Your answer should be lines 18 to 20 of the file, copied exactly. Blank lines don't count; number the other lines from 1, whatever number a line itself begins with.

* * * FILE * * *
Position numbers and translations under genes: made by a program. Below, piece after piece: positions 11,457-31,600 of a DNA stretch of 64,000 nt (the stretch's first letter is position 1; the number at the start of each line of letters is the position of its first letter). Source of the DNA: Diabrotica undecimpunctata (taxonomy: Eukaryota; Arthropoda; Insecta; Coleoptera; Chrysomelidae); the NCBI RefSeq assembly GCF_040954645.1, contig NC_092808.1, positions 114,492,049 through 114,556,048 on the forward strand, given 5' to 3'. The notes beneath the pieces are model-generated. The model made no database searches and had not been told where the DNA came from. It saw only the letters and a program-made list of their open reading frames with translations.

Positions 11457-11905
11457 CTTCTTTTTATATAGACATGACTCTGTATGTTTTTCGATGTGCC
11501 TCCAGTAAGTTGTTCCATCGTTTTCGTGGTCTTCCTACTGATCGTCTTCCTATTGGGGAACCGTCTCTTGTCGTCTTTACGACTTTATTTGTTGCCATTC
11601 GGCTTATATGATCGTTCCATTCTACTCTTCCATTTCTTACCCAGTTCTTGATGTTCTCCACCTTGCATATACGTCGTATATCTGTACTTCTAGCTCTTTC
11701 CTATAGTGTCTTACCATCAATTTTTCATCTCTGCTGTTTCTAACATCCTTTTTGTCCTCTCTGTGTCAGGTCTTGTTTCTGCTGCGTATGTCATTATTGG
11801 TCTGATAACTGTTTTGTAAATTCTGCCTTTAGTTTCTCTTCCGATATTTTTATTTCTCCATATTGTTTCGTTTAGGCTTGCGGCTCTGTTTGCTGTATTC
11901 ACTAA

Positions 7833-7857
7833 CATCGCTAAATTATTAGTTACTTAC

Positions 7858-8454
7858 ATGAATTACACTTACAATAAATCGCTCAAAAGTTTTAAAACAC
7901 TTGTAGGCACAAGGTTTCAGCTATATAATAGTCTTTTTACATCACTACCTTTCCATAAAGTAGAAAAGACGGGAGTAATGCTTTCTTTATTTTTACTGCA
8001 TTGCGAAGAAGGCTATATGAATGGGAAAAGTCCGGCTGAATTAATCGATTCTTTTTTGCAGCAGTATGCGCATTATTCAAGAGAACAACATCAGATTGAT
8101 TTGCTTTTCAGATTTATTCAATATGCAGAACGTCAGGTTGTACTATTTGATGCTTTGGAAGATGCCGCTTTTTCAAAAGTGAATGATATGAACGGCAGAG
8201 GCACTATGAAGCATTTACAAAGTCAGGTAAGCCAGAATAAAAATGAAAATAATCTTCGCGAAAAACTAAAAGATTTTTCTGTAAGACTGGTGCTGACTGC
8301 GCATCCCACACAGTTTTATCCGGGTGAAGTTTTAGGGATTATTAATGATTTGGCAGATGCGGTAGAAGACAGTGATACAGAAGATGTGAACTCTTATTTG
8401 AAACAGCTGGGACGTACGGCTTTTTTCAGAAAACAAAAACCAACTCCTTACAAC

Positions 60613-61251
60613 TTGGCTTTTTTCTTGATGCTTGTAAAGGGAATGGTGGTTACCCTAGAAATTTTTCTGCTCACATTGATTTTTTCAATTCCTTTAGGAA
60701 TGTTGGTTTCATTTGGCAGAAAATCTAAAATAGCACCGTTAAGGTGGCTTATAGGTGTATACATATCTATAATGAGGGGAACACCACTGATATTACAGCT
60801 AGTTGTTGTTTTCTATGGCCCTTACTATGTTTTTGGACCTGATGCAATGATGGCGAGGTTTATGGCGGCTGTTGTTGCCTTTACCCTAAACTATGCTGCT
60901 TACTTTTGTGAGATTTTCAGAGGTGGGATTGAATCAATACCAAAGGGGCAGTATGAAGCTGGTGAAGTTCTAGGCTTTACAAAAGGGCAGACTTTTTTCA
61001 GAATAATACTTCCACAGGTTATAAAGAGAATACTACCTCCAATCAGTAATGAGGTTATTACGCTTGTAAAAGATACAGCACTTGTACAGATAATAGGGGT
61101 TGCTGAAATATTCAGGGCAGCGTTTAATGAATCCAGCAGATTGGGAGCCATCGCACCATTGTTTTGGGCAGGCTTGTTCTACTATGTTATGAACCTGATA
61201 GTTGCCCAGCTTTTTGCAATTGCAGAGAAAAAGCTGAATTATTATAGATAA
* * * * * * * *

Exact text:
8401 AAACAGCTGGGACGTACGGCTTTTTTCAGAAAACAAAAACCAACTCCTTACAAC

Positions 60613-61251
60613 TTGGCTTTTTTCTTGATGCTTGTAAAGGGAATGGTGGTTACCCTAGAAATTTTTCTGCTCACATTGATTTTTTCAATTCCTTTAGGAA